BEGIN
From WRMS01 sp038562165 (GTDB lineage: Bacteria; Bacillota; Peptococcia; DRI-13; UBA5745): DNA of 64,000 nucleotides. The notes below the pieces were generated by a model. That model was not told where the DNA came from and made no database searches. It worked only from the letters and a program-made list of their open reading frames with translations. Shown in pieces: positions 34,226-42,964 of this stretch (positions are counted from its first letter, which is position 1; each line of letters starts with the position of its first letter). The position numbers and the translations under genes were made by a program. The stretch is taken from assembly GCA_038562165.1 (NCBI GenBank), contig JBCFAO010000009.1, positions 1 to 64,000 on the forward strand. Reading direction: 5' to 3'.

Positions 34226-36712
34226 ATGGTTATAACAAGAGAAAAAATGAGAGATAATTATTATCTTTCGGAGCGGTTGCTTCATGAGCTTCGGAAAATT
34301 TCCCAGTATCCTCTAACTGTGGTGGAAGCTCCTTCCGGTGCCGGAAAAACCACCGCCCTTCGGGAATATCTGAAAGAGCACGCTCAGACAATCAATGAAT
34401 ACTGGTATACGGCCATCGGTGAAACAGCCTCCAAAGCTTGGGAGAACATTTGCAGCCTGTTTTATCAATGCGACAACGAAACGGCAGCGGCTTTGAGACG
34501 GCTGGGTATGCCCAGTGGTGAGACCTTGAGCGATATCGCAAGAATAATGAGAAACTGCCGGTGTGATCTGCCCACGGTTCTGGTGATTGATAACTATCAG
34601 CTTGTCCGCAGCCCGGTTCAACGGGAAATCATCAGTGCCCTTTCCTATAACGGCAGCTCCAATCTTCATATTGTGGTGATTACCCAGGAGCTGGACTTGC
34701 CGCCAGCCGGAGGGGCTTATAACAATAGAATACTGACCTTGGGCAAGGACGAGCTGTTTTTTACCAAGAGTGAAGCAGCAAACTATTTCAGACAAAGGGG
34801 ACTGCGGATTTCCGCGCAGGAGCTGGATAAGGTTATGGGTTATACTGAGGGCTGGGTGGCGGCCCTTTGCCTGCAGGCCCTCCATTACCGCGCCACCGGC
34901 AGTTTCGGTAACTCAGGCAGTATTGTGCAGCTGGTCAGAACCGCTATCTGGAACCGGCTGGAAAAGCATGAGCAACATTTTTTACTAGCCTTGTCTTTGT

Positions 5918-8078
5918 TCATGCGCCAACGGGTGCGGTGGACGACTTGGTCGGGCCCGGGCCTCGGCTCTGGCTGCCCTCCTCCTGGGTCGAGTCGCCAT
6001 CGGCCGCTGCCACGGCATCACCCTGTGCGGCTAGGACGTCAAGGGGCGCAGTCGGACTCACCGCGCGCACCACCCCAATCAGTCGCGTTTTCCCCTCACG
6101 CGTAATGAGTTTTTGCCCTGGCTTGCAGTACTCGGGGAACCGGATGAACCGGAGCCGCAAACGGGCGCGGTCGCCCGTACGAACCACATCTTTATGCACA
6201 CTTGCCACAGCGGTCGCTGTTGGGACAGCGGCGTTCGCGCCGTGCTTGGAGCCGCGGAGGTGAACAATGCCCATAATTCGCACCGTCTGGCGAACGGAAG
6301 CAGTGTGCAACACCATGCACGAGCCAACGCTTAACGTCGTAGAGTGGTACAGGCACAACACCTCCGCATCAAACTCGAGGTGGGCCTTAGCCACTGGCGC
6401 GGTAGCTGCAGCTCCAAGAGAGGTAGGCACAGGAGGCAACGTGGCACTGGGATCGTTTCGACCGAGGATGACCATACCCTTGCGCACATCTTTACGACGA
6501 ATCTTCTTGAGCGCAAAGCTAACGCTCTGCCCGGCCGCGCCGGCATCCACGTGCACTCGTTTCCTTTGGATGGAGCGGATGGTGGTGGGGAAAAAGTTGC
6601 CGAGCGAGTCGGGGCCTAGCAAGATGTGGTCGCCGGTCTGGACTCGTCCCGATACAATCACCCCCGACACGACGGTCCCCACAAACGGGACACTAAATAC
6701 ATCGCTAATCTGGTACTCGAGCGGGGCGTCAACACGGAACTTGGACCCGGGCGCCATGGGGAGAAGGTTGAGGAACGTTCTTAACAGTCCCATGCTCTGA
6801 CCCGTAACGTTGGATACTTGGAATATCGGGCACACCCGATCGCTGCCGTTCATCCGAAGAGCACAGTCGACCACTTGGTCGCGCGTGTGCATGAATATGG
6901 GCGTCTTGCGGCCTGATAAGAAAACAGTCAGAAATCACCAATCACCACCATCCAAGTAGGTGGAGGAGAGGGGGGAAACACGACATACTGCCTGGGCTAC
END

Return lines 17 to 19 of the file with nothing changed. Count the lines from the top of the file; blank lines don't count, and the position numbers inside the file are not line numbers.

6401 GGTAGCTGCAGCTCCAAGAGAGGTAGGCACAGGAGGCAACGTGGCACTGGGATCGTTTCGACCGAGGATGACCATACCCTTGCGCACATCTTTACGACGA
6501 ATCTTCTTGAGCGCAAAGCTAACGCTCTGCCCGGCCGCGCCGGCATCCACGTGCACTCGTTTCCTTTGGATGGAGCGGATGGTGGTGGGGAAAAAGTTGC
6601 CGAGCGAGTCGGGGCCTAGCAAGATGTGGTCGCCGGTCTGGACTCGTCCCGATACAATCACCCCCGACACGACGGTCCCCACAAACGGGACACTAAATAC